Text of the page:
A reading from the Holy Gospel according to John:
And just as Moses lifted up the serpent in the wilderness, so must the Son of Man be lifted up, that whoever believes in him may have eternal life. ‘For God so loved the world that he gave his only Son, so that everyone who believes in him may not perish but may have eternal life. ‘Indeed, God did not send the Son into the world to condemn the world, but in order that the world might be saved through him. Those who believe in him are not condemned; but those who do not believe are condemned already, because they have not believed in the name of the only Son of God. And this is the judgement, that the light has come into the world, and people loved darkness rather than light because their deeds were evil. For all who do evil hate the light and do not come to the light, so that their deeds may not be exposed. But those who do what is true come to the light, so that it may be clearly seen that their deeds have been done in God.’
Here ends the reading.
Today is mothering Sunday – when we reflect and show appreciation for all the love given to us by our mothers or those who have been like mothers to us. If you’re anything like me, there was always one dreaded sentence that you never wished to hear uttered by any parent or guardian. ‘I’m not angry with what you’ve done – I’m just disappointed’. I’ll give you a moment to think of your own particular crime, obviously this is just hypothetical for me – I never done anything wrong going up.
What made that phrase so dreaded – so effective – was the fact that it came not from a place of anger – which you could maybe defend yourself against, getting angry yourself in the process – but it came from a place of love. Love which has been given by a parent, but not responded to and not returned by whatever bad behavior has gone on. Love that rendered you defenseless. Love that made you not only accountable to your parent, but accountable to yourself in a way that was far more uncomfortable than anything anger could ever produce.
Often when we hear about being judged – whether by a human being or even by God, we automatically start thinking about anger instead of love. But what I want to suggest is that, the judgement talked about in the bible is most often that of love – like that love of a mother or parent. When John in today’s gospel spoke about love and judgement, he wasn’t mentioning two things that came into the world – but one thing: the overwhelming love of God we meet in Jesus Christ, but for some – that love was experienced as judgement and for others, it felt like joy.
For some people that love feels so overwhelming, so free, so unconditionally generous, that they grasp hold of it and respond by trusting it and gain eternal life. For others, they hear about this overwhelming love of God and they feel ashamed or unworthy and retreat. This love may feel far worst than any anger or any condemnation that could have been given by God because it feels like that mother saying I’m disappointed, not angry. Some people cannot accept and receive love, whether human or divine because God’s selfless love holds a mirror up to ourselves and reveals how little we love ourselves, love others, or love God in that way. That’s real judgement, the judgement of love and so some people, like Adam in the Garden after the first sin, want to hide from love; hide from God and hide from their true selves.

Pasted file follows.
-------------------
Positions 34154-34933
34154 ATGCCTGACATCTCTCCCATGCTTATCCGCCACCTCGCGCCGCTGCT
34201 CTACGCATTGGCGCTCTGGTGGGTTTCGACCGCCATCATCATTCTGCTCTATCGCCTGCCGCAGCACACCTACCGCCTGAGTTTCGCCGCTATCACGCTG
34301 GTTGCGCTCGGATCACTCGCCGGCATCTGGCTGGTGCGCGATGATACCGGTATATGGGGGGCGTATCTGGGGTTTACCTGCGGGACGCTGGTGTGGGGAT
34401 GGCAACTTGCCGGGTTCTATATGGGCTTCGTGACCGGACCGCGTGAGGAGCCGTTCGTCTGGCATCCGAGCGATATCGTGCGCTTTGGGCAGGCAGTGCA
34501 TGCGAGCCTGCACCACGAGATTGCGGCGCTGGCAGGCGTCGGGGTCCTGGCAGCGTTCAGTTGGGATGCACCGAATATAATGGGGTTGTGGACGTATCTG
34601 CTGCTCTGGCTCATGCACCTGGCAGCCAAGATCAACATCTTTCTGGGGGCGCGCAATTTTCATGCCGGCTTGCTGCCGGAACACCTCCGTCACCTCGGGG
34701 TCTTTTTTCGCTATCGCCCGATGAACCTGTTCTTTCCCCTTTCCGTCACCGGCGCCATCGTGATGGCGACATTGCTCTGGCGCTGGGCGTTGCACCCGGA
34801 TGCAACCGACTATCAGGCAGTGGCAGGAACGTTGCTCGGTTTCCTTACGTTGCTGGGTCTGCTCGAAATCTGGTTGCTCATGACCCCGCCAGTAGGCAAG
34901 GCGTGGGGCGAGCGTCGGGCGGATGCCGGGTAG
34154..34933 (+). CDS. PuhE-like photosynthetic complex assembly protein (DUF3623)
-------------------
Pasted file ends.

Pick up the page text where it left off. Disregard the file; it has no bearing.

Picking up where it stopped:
The good news is exactly what John says: God’s loving intention, your mother or parent’s intention, was never to condemn or reject you. It was always to restore the relationship; heal the wounds and help you to ultimately feel loved and valued. Voices on TV or in popular books often call us to simply love ourselves more without reference to anyone else; but we know fine well that much of how we feel about ourselves depends on how much love we’re received from parents or guardians and others around us. God knew that we needed more than self-love, we needed unconditional love not just from within but from outside ourselves, and that’s exactly what we receive in Jesus Christ. God loves you enough to give his Son for you and your eternal worth and value is based on his love for you rather than anyone else’s. May you embrace God’s love instead of hiding from it and move on to delight in him as he delights in you, not only now, but for the eternity he has made you for.
Heavenly Father, you so loved us that you sacrificed your only Son, giving up your joy as a parent, that we might become your children – now and forever.
We thank you for those who have been good parents, guardians and friends to us; for all who have nourished our development; grown us as human beings; showed us love unconditionally. Help us to return that love, without shying away from it, giving it freely as we have received it in Christ.
We pray for the many health care workers, who pour out their lives – day after day – out of concern for others. Please grant them strength in their vocation; success in their endeavors and the knowledge that they are loved by you and by all of us throughout the country who admire their sacrifice and service.
Restore those who feel alone or in distress at this time, reassuring them that your love crossed the distance of time and eternity, to be close to them in Jesus. Help us your church to be a place where the only judgement is that of unconditional love, which makes anyone and everyone feel valued. Help Kevin our Bishop and all who labour with him, whether lay or ordained, in this great task of sharing your love with the world.
All of these prayers we ask in the name of your Son, our saviour, Jesus Christ. Amen.